At a time of hugely disruptive macroeconomic phenomena and peak uncertainty, there are signs that organizations are recognizing it’s time to get their procurement in order and for e-auctions – online real-time buyer/seller negotiations – to step into the breach. While Procurement leads these activities, CIOs should be looking to engage with procurement to understand how e-auctions can benefit their purchasing requirements. According to our Global eAuctions Index, procuring IT equipment and some IT services is already high on the agenda of procurement teams around the world. In 2022, IT equipment had by far the biggest relative spend compared to other categories and services also featured in the top four.
Today, the CIO has the difficult challenge of driving efficiencies in IT spend while still delivering innovation, but this cannot be achieved just by outsourcing and chasing the lowest price. CIOs must instead, look at strategic sourcing and the fostering of sustainable relationships with vendors which will give them preferential, long-term business options. E-auctions can play a role in enabling more dynamic, agile relationships with vendors. This procurement method is already well established in buying IT equipment and some IT services where the specification is defined, but CIOs should talk to their procurement colleagues to explore how else they can utilize such auctions to drive innovation in vendor relationships.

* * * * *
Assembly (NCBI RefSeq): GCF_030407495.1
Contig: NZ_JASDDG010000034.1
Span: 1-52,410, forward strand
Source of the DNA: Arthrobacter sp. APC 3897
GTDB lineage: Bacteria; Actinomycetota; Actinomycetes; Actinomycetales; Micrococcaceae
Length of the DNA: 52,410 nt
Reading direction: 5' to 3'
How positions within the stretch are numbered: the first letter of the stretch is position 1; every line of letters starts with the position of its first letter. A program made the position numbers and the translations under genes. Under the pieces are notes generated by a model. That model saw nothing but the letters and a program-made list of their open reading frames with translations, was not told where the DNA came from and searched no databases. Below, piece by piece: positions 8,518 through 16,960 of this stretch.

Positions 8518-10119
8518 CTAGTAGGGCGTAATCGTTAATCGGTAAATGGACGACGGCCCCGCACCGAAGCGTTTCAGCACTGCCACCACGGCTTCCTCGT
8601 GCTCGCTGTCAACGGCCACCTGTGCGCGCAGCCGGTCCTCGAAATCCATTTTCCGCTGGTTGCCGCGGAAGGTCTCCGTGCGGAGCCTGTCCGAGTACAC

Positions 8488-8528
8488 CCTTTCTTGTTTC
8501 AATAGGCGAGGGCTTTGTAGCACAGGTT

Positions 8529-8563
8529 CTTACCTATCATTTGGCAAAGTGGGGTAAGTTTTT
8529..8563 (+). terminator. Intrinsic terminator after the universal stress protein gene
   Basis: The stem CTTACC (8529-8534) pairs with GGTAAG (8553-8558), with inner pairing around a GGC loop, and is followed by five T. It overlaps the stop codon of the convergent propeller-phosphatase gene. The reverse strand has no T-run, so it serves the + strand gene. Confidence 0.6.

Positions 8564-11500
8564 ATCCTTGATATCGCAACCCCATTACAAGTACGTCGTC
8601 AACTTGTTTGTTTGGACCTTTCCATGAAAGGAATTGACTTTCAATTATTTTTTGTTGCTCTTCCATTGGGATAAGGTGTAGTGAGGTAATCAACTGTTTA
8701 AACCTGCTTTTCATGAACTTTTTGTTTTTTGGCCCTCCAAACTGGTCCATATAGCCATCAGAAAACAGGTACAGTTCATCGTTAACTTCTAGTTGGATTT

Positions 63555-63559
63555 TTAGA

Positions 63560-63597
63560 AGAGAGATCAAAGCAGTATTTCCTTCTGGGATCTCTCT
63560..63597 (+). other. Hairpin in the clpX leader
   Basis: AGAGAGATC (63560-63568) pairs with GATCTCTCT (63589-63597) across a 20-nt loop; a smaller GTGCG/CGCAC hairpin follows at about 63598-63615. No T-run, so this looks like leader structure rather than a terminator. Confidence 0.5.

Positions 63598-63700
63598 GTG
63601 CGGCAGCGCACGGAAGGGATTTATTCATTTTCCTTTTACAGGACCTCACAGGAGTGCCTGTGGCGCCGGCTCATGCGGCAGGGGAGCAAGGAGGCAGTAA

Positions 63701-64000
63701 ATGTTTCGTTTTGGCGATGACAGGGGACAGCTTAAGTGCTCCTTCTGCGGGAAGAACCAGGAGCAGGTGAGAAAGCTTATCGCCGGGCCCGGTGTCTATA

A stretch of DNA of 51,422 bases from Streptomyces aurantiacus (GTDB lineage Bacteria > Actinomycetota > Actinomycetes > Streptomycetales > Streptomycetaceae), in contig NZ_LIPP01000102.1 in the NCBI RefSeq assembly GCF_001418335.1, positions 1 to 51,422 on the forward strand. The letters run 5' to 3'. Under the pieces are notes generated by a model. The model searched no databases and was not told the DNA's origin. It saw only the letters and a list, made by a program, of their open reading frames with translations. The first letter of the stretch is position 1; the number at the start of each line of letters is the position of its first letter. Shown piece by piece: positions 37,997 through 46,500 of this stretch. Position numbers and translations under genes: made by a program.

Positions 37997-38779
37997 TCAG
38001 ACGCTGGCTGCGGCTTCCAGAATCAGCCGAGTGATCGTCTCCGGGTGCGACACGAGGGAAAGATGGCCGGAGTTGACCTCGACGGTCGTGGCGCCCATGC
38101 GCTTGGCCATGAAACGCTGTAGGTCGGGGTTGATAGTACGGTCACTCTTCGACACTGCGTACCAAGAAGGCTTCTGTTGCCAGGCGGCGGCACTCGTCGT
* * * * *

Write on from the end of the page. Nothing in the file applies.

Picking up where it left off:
Modern e-auctions offer the chance to restore order, remove wasteful one-to-one negotiating and give access to superior value and a breadth of offerings. The Hackett Group – a leading global strategy and operations consulting firm – has said that e-auctions lead to up to 2.7x savings, while e-sourcing generally leads to 30% faster cycle times.
Our annual report suggests that e-auctions are being viewed as an answer to bidding beyond the usual purchasing staples and are increasingly the way to procure everything from legal, clerical, and marketing services, to R&D and accounting. In our most recent 2022 results, IT and security services were the top ranked category with average savings of 5.28% and the procurement of IT equipment also made it into the top ten with average savings of 10.73%. It’s clear that e-auctions are taking a bigger bite, not just from the home turf of office supplies and consumables, but also from a far wider spectrum of services, where price is not the only concern and where competitive differentiation is key.
Perhaps spurred in part by the pandemic pushing us deeper into the digital realm, procurement is generally maturing. We see more lessons being absorbed and more specificity in demands with, for example, ESG being a far larger factor, in pre-auction credentials. There’s also greater use of standardized bidding templates and wider deployment of category knowledge specialists that can bring insights before the auction begins.
Into the data
OK, so let’s look at some numbers to delve into what’s going on.
- Procurement professionals saved an average 4.8% using e-auctions in 2002 versus 4.6% in 2021. These numbers are well down on previous years, before the current crises, when double-figure percentage savings were frequently achieved. Also, there was a clear dampening effect on e-auction usage when Russia invaded Ukraine. But there are signs of a bounce-back: in Q4 of 2022, average savings leapt to almost 6.9% and from just-in Q1 2023 figures, that number swells to 11.3%